‘Horsegate was good news for local butchers’

Mark Smith owner of George Bower Butchers in Stockbridge has seen his business increase. Picture: Ian Georgeson
Mark Smith owner of George Bower Butchers in Stockbridge has seen his business increase. Picture: Ian Georgeson
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HIGH street butchers are on the rise following last year’s supermarket horsemeat scandal, a new report has revealed.

The number of independent local butchers has grown by 9 per cent nationwide with some regions reporting rises of between 32 per cent and 109 per cent, the industry’s Meat Trades Journal said.

The growing trend for shoppers to return to old-style butchers’ shops is believed to be due to a combination of the horsemeat scandal and celebrity chefs showing how to use different cuts of meat – making butchery seem “sexier”.

Pork belly, pulled pork shoulder and ox cheek are among the increasingly popular cuts.

But while the south-west of England saw the biggest increase (109 per cent) in independent butchers and London saw an increase in line with the national average of 9 per cent, Scottish figures revealed a 26 per cent drop. Northern Ireland saw the largest fall at 37 per cent.

But Douglas Scott, chief executive of the Scottish Federation of Meat Traders Association, disputed the fall for Scotland and said “horsegate”, which questioned the origins of meat in Britain, had been good for trade.

The trends were reported by Simply Business, an insurance broker, which analysed data from more than 40,000 insurance policies of independent retail stores for 2012-13.

Ed Bedington, editor of Meat Trades Journal, welcoming the increase in high street butchers, said: “It is clear that overall the industry is in rude health. Growing numbers of shoppers recognise the quality and value of the service provided by butchers as well as the extent of their nutritional knowledge and skill.”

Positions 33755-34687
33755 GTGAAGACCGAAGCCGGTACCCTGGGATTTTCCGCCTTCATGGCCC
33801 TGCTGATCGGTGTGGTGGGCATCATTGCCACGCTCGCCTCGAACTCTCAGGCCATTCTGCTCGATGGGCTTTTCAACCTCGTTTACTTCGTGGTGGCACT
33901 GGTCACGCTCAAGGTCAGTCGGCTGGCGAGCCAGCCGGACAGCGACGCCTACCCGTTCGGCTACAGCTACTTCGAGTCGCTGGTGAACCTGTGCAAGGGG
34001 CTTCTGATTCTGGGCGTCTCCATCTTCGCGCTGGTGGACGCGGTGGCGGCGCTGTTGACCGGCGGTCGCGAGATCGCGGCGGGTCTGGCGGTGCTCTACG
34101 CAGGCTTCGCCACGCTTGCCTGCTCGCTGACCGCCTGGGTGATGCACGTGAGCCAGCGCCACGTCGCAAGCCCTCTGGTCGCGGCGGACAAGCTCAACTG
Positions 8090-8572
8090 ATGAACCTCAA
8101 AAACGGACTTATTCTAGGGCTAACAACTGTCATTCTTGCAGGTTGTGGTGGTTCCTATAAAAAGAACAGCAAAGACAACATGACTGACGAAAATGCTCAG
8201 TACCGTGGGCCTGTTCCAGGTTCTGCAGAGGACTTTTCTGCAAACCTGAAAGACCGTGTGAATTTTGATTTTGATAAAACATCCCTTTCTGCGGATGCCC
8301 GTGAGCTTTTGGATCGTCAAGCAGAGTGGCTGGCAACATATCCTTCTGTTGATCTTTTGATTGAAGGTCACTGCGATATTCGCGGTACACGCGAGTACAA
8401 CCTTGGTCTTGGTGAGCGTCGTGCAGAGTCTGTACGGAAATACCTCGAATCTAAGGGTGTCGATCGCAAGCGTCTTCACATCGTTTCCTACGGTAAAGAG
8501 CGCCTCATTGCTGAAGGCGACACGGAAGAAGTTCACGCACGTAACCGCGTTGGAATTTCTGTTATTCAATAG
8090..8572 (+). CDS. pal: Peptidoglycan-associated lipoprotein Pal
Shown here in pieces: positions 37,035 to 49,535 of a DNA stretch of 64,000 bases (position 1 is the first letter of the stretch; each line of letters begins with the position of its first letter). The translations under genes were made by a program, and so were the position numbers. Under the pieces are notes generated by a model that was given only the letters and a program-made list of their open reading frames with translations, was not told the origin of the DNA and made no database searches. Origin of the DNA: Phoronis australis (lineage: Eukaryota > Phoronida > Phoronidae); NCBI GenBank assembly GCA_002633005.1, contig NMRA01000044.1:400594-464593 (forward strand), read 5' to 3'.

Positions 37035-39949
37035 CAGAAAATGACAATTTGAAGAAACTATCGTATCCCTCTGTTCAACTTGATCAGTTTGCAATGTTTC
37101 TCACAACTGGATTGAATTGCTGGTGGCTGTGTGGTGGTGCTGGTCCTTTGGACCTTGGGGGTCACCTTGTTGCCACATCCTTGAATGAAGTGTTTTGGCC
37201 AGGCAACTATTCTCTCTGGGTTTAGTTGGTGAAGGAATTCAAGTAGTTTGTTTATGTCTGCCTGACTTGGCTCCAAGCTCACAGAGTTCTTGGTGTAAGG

Richard Stevenson, technical manager at the National Federation of Meat and Food Traders, said the rise was “significant” as the long-term trend had been one of decline and the horsemeat scandal had helped bring customers back and attract new ones to high street butchers.

“The horsemeat scandal was a bonus for butchers. There has been an enormous follow-through, and a number of butchers have managed to hold on to those customers,” he said.

He added that the typical customer profile had also changed with a larger number of younger people shopping in butchers.

“People have certainly said to me that butchery has got sexier, as it’s been featured by a number of celebrity chefs.”

Mr Scott, whose organisation represents over 80 per cent of the butchery trade in Scotland, said HMRC figures provided a more accurate figure on the number of operating businesses.

“Recent figures from HMRC show a slight decline in Scotland, around four to five per cent. However, a number of butchers in Scotland have taken over other businesses, so those figures [based on individual businesses registered for VAT] are not an indicator as to whether businesses are closing down.”

Mr Scott said the scandal had given local butchers in Scotland a boost and that some customers had been retained.

He said: “‘Horsegate’ provided a good uplift by reintroducing customers into butchers’ shops. This time last year, some shops were seeing sales up 50 per cent, especially on Friday and Saturdays with new, younger customers asking for things like mince in metric measures.”